GRAFENWÖHR, Germany — U.S. Army Europe should have its own school to teach Combatives skills if soldiers are to be proficient in hand-to-hand combat, according to Army martial arts instructors in Europe.
Each soldier in the Army is supposed to spend at least 40 hours learning basic hand-to-hand combat, which is available in Europe. Those who want more advanced training also can take another 80 hours of Level II Combatives training in Europe.
But most soldiers who want to gain Level III and IV Combatives certification and the ability to certify other soldiers at Combatives levels I and II must spend a month at Fort Benning’s U.S. Army Combatives School in Georgia.
“Combatives is a Warrior Task,” Sgt. 1st Class Michael Lopez, who runs the Combatives program at the 7th Army Noncommissioned Officer Academy in Grafenwöhr. “It is in the Soldier Manual of Common Tasks as a drill you need to be proficient on. If it is going to be an Army standard, it should be Army-wide.”
Lopez would like to see a school created in Germany that would allow soldiers to get Level III and IV certification.
“We have the trainers on station (in Europe),” he said. “The NCO Academy has a lot of the equipment on hand. We just need the approval from Fort Benning to say, ‘yes,’ so it is Army wide and not just a Fort Benning-controlled concept.”
But Matt Larson, a former Army Ranger and Marine who runs the Fort Benning school, said the Combatives program in Europe lags behind U.S. programs. Plus, Larson said, he thinks there should be only one Combatives school in the Army.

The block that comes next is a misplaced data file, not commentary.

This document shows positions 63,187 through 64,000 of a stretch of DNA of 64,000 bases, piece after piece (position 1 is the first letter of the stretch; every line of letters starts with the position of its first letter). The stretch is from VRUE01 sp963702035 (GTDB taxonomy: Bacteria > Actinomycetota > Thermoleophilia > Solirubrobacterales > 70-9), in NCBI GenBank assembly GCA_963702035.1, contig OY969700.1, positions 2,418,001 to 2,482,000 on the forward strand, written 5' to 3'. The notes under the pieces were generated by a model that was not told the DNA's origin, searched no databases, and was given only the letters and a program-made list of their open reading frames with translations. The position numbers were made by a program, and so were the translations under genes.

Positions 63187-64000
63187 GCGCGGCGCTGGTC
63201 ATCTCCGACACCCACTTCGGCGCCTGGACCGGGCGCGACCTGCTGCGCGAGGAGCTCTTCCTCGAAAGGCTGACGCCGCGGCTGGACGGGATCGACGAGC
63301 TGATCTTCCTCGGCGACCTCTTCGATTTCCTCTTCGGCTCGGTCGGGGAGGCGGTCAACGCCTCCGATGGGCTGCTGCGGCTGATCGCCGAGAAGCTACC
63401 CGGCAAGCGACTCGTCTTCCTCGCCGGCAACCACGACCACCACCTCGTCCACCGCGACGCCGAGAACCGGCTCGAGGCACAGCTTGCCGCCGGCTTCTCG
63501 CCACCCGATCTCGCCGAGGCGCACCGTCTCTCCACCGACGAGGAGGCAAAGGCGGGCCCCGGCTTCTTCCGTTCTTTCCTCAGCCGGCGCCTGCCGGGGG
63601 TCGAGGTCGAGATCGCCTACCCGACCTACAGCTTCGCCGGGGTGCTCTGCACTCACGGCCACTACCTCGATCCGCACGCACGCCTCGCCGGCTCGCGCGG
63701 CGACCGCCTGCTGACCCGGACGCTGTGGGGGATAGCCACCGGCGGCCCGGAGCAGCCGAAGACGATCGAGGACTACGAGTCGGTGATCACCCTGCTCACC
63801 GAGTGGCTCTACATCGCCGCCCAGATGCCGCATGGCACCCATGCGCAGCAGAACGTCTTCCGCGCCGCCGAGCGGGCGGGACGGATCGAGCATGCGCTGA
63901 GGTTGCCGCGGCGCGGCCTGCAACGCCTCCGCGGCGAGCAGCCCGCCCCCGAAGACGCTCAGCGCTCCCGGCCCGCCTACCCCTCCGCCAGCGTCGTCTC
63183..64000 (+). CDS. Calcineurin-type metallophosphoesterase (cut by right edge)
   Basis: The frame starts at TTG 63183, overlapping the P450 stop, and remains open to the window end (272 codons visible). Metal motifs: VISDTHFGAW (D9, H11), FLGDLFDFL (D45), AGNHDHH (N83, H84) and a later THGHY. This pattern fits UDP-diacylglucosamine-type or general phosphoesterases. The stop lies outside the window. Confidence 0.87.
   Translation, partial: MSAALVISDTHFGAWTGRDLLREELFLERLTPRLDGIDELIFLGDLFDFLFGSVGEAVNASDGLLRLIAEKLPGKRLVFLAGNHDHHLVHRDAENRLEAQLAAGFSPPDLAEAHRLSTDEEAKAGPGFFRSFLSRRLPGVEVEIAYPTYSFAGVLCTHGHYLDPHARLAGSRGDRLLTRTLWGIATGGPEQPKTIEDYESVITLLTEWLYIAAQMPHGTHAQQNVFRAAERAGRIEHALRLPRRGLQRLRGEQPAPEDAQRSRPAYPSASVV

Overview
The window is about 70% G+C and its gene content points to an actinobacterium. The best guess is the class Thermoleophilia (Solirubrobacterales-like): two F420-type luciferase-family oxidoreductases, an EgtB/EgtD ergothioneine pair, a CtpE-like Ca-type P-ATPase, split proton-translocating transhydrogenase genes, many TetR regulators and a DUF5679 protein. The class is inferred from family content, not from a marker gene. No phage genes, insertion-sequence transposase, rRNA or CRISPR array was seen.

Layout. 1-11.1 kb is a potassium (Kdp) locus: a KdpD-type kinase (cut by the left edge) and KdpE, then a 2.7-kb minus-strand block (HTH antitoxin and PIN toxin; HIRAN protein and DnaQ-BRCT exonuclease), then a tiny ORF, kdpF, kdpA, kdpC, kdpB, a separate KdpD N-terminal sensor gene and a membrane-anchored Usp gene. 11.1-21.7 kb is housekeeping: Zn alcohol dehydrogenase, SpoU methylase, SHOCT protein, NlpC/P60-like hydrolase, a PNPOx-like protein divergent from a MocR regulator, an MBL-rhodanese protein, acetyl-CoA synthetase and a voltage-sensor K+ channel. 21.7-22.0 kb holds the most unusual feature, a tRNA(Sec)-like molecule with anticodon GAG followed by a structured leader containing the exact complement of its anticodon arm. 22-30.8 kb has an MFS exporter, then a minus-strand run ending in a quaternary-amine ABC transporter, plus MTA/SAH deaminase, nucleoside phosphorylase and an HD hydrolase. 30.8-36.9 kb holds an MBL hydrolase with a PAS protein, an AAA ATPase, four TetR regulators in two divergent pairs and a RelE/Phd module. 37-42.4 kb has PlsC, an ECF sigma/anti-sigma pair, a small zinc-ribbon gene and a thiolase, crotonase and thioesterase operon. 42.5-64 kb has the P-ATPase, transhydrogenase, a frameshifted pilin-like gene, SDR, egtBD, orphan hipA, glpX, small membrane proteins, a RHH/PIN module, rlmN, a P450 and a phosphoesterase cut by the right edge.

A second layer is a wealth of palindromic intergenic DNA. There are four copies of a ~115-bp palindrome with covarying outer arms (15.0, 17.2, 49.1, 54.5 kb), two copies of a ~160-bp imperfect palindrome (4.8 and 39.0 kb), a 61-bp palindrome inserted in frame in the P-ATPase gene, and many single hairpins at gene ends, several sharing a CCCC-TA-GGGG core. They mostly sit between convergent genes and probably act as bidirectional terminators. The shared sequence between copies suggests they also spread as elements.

“It is very important to have unification,” he said. “My inclination is that it is probably better to send people from the main school at Fort Benning. That way you have one system throughout the Army.”
The large amount of information about mixed martial arts could lead to different fighting systems developing if there were multiple Army Combatives schools, he said.
“We don’t want to have, ‘Here’s the USAREUR style of Combatives and here’s the [Pacific Command] style and here’s the [Northern Command] style,’ ” he said.
Fort Benning is looking at sending more training teams to offer Level III and IV courses to soldiers stationed overseas, something that happens about once-a-year in Europe, Larson said.
“We could definitely do a better job of getting over there more often,” he said.
However, Lopez said the high cost of bringing the mobile training teams, which is paid for by the units requesting the training, means it won’t happen as much as it needs to. He said the instructors from Fort Benning could come to Europe to do quality assurance on any new Combatives school to make sure that it follows the Army program.
First Lt. Ian McCollum, of the 172nd Infantry Brigade, who recently completed Level II training at Grafenwöhr, said he would like to take the Level III course. But it’s asking a lot for soldiers to travel to Fort Benning, he said.
“One of the biggest reasons we don’t have more Level III guys (in the 172nd) is because you have to go to Benning to get it done,” he said. “It’s a $1,000 plane ride, TDY (temporary duty) and you lose the guy for a month.
“Here I can do Level II and limp over to my company area and still get my work done.”
The 172nd is planning its first tournament for late in summer, and officials hope that later events might pit Grafenwöhr–based soldiers against comrades from Schweinfurt. That way a team could be selected for the All-Army Combatives Championships, said Staff Sgt. Brian Davidson, who runs the 172nd’s Combatives program.
There is no USAREUR Combatives championship, he said.
“USAREUR is definitely lagging behind in terms of tournaments,” Davidson said. “At Fort Bragg (where Davidson was previously stationed) there were tournaments every couple of months trying to find guys to go to brigade-level contests.”